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Nov032014

Book Review: The Sun God's Heir

The Sun God’s Heir. Elliott Baker. Musa Publishing, July 23, 2014, Kindle Edition, 269 pages.

Reviewed by Stephanie Wilson Medlock.

Set in seventeenth century France, The Sun God’s Heir is the first book in a trilogy about Rene Gilbert, the son of a prosperous merchant who is almost supernaturally talented with a sword. Rene has trained with a master who taught him techniques of extraordinary spatial awareness along with the ability to harness his own emotions. The nineteen year old hopes never to use the killing skills he has learned. But this is not to be.

After the brutal Victor Gaspard kills his best friend, Martin, in a duel, Rene takes up his sword and cuts the murderer to ribbons. But he does not actually kill him, and the Gaspard family vows revenge on Rene and his family.  

Meanwhile, Rene has fallen in love with Claire, the woman Martin once desired. But just as this relationship is beginning, Rene must escape to the family ship, The Belle Poulé, and sail off to elude Gaspard. The journey is also to trade on behalf of his father.

Rene’s voyage is filled with sea battles as he encounters pirates and slave ships, but he also meets new allies. When he meets Akeefa, the daughter of a Muslim trader, he recognizes her as a kindred spirit. She has the exceptional ability to read the emotional currents around her and to fight like a demon. Both Rene and Akeefa may be the reincarnation of Egyptian royalty, whose actual purpose in life is to prevent Horemheb, a time traveling Egyptian general, from taking control of the earth and plunging it into centuries of darkness and corruption.

The Sun God’s Heir is on one hand a lively and well written story, filled with swashbuckling and realistic battles, and fascinating detail about commercial ships, pirates, and trading in the late seventeenth century. The author appears to have mastered the political nuances of the time, describing the situation of the Jews and the Muslims in Spain, as well as the emerging sultanate of Morocco.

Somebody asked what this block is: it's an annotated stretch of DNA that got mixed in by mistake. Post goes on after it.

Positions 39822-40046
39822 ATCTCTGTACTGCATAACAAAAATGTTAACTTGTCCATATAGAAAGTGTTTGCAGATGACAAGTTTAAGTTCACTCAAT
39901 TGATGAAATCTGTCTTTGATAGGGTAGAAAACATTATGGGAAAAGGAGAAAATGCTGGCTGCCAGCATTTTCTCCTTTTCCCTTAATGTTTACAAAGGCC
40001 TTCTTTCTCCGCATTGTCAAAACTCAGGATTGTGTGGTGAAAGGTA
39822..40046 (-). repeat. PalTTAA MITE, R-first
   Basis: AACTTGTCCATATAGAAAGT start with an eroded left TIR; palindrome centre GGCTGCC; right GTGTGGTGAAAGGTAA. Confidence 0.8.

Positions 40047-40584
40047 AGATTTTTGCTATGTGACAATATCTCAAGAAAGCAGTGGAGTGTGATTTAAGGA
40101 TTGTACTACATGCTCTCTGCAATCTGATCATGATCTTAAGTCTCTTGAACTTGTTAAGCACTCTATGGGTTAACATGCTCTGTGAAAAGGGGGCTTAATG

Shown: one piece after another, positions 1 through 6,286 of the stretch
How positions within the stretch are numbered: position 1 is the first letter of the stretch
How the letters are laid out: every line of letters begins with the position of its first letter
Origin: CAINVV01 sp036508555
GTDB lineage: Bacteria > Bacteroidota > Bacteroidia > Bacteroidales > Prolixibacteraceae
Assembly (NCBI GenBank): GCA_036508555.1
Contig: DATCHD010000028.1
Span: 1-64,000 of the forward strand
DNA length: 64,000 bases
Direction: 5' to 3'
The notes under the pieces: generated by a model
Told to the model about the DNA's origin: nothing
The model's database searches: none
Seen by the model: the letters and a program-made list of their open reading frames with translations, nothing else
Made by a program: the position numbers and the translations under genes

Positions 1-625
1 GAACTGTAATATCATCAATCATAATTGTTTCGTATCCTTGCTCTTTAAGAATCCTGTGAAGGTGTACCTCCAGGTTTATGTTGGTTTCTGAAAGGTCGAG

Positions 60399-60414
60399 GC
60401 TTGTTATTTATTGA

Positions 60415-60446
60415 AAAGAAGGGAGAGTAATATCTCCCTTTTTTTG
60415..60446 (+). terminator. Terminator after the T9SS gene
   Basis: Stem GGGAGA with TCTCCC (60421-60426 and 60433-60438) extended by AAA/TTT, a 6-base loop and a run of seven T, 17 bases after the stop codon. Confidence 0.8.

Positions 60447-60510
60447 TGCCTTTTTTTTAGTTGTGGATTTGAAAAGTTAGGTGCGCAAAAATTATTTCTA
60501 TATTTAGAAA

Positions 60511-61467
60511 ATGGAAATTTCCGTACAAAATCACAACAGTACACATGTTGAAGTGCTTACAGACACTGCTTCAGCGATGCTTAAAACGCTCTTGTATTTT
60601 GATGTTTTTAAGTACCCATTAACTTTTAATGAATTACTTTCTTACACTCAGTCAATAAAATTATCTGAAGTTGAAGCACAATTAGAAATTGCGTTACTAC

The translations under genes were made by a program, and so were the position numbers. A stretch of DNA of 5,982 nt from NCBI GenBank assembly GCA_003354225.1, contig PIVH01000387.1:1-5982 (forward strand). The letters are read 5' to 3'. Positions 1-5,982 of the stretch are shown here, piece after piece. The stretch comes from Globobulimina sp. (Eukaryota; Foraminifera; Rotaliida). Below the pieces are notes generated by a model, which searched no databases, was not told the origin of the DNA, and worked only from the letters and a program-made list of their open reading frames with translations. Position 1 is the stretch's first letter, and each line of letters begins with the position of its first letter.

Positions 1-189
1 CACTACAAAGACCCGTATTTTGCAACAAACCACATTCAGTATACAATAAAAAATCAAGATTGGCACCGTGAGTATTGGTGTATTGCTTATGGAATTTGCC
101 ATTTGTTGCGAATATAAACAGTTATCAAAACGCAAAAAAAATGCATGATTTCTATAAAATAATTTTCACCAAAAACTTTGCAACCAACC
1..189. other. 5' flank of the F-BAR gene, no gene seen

The accuracy in setting and physical descriptions does not extend to the characters, who seem strictly twenty-first century. Whether the heroines are members of the French nobility or high-ranking Muslin women, they have a freedom of speech and movement that Gloria Steinem would envy. More troubling, the characters are largely one-dimensional. Either they are totally well meaning and honorable, or despicably evil. Besides being invincible, which makes Rene’s sword battles disappointingly predictable, this nineteen-year-old never has a bad mood, an unfair thought, or even a moment of irritation. The reader never really fears for Rene since his success is a foregone conclusion.

Baker intersperses the realistic aspects of the plot with Rene’s fascinating and often moving reflections on his master’s teachings, and less frequently, with chapters that focus on the ancient evil struggling to move into the seventeenth century and take on an embodied form. 

The magical secondary plot is not well developed in this book. The references to an ancient past are so different from the book’s main plot, and appear so irregularly, that their importance is easily overlooked. Some of this can be explained by the fact that The Sun God’s Heir is the first book in a trilogy. More on the actions of demonic ancient gods will no doubt assume greater importance in subsequent novels.

This first book also ends a bit too abruptly with none of its conflicts resolved. Readers will have to wait for upcoming editions to learn more about Horemheb’s attempts to destroy Rene, and which of two bewitching young women will ultimately claim his affections.

 

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